Maybe I'm an idiot for doing this, I don't have prior experience with using soft shackles in this manner but their load ratings tell me it should be fine as long as they are monitored consistently for wear (which mine are). I had never heard of soft shackles shaking out before, but it makes sense that it could happen, although I suppose this is a bigger problem on sheets than on halyards/tacks maybe?

The clew on my main is attached with a velcro/spectra strap around the boom and a soft shackle to the outhaul car. The clew of my jib is actually attached with a metal shackle; it was the only one left on the boat when I took delivery of it.
Halyards have fairly constant load / no flog ... even jib if dropped when kite is up. Issues I have experienced have been based around kite and jib sheets without velcro retainers
 

JohnMB

Super Anarchist
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Evanston
I'm confused. Why are you packing or repacking a kite on a 30 foot boat?

Drop in bag, hoist from bag.

For the sound of it the OP generally avoids rerigging the strings on the kite while racing (round the cans at least) implication of this is that normally they don't re-rig the sheets.
During a windy Wednesday night we had to re-rig the sheets a couple of times for various reasons.


Personally I like dogbones to connect sails.

try them you may never go back.
 

floater

Super Duper Anarchist
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quivira regnum
it shows how to use it - but not how to taper the sheet. and splice the dogbone firmly onto the end.

and I might misunderstand, but isn't the plastic stopper described below used just like a dogbone?

Ditched soft shakles, metal ones and knots on that size(H-boat 36sqm spinnaker).
Now simply tied a plastic stopper(must be bigger than the cringle, not able to pass through) at the end of the sheet. Process is to push a bight through the cringle, then pass the end with the ball through the bight and pull tight.

Takes seconds and can be undone easily by pulling at the stopper.
 

JohnMB

Super Anarchist
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Evanston
it shows how to use it - but not how to taper the sheet. and splice the dogbone firmly onto the end.

and I might misunderstand, but isn't the plastic stopper described below used just like a dogbone?
Yup, pretty much the same, I've used both. and even used juts a stopper knot without the plastic ball.
Results have been uniformy good, and very easy to undo/release when needed.
 

ProaSailor

dreaming my life away...
6,106
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Oregon
This video shows two methods of making soft shackles that don't require poking the line through itself to create the "noose". It shows a lame method first and buries the two better methods further into the video at 1:24 and 5:12 (a cow hitch noose).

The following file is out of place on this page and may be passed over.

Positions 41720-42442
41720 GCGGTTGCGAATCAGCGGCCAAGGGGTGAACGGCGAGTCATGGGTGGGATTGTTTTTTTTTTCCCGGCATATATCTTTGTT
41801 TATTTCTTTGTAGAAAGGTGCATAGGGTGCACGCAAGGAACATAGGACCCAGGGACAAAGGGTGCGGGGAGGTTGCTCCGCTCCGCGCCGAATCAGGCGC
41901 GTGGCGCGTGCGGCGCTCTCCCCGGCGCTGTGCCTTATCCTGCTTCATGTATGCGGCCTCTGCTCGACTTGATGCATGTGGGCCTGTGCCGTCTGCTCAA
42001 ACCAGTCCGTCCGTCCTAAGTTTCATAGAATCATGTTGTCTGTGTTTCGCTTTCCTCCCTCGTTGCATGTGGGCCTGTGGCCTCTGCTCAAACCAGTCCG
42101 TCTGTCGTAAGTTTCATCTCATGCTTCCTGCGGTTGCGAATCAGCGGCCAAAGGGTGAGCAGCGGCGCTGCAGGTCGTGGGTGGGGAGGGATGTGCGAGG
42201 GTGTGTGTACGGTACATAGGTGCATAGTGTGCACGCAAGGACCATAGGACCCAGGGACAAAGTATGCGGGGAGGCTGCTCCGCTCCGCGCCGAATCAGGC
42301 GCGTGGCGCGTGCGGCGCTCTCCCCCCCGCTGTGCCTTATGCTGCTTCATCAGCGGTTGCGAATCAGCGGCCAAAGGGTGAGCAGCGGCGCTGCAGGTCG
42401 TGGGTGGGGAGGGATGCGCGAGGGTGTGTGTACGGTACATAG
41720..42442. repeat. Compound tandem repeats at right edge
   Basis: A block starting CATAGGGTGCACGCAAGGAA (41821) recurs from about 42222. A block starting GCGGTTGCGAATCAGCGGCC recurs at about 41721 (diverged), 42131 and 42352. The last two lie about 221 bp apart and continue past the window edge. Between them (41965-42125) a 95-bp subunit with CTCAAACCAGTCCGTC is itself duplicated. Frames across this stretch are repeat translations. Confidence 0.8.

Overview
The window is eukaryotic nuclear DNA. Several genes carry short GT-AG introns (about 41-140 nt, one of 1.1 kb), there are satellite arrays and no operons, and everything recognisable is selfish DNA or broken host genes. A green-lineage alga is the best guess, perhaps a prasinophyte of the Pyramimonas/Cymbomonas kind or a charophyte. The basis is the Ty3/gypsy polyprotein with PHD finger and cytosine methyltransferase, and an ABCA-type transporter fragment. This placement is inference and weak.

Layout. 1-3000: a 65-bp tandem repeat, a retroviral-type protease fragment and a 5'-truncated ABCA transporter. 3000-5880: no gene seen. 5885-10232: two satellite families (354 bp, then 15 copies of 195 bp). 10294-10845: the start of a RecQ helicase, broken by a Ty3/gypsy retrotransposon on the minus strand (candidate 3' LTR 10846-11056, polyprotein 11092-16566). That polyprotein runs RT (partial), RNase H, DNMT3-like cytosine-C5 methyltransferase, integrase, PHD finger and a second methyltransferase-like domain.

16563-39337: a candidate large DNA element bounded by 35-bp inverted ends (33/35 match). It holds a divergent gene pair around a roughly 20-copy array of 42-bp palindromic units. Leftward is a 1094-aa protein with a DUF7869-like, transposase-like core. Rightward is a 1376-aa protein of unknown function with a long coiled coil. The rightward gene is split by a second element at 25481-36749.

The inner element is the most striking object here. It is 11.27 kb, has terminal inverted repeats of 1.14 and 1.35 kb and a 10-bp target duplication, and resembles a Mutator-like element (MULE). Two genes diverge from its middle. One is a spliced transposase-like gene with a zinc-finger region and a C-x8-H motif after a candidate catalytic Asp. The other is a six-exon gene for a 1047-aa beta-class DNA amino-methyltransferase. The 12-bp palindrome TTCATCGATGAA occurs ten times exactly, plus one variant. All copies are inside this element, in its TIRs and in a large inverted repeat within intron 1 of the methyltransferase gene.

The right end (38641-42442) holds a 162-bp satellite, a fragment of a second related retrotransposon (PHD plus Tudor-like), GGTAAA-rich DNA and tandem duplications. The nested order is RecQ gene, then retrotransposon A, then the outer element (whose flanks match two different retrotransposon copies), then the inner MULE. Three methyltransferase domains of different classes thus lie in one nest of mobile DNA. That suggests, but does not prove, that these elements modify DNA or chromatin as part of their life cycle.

cow_hitch_noose.jpg


It doesn't address the issue of making the soft shackle integral to the end of the sheet but still, these are simple and effective.



P.S. I'm a big fan of bowline knots.
 
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luminary

Anarchist
718
59
I have just made my first soft shackle. I use them 50/50 with hard shackles on my boat at the moment.

Here is a link to a yt video of making one - I like this one because the carrick bend is inverted so the tails come back towards the standing parts and can then be buried back into those.

Amazing how much length is needed to make one.

 
I'm confused. Why are you packing or repacking a kite on a 30 foot boat?

Drop in bag, hoist from bag.

And how many different spinnakers does a 30 foot boat need. 2?

Metal Shackles on a 27 foot boat sheets? What???
I had the privilege to sail on a very well equipped boat. We had a light air a kite, light air symmetrical kite, medium air symmetrical and a heavy air asym. All flown from a symmetrical pole setup. For buoy racing usually just two kites. For distance usually all 4.

In buoy racing we would drop whatever side was tactically convenient. Run the gear from one side of the boat so it was always on the Leeward rail for hoists. We could prefer the clew/tack end out as we approached the mark. If it was a gybe set we hoisted as we rounded but left the pole down and just did a human pole for a boat length or two while I sorted the pole on the mast.

Still doesn’t change the fact that it’s much harder to pull a soft shackle off a sail with one hand under load in chop. Or make a split second sail change decision at the windward mark.

We have used them a lot on jib sheets. I definitely like them whipped to the sheet in those instances. Nothing like losing a soft shackle when you’re bouncing around in chop as the wind picks up on a foredeck swapping from a number 3 to a number 4 jib.

Then again my perspective is from the safety and efficiency of man forward if the mast.

There have been many times dousing a sail at a leeward mark where it doesn’t come down exactly as you want it as you sneak in before some boats and you need to unclip the sail to get it in the hatch super quickly.

My point is this: if you are not in super light wind, on a flying sail a shackle is faster, safer(can be undone single handed while under load) and easier to work with. If you’re in conditions where the shackles are weighing down your spinnaker clews, you should probably be using smaller diameter light wind line and a bowline. The loads won’t matter from a safety stand point and you’ll have more time to prep/react as you drift around the course.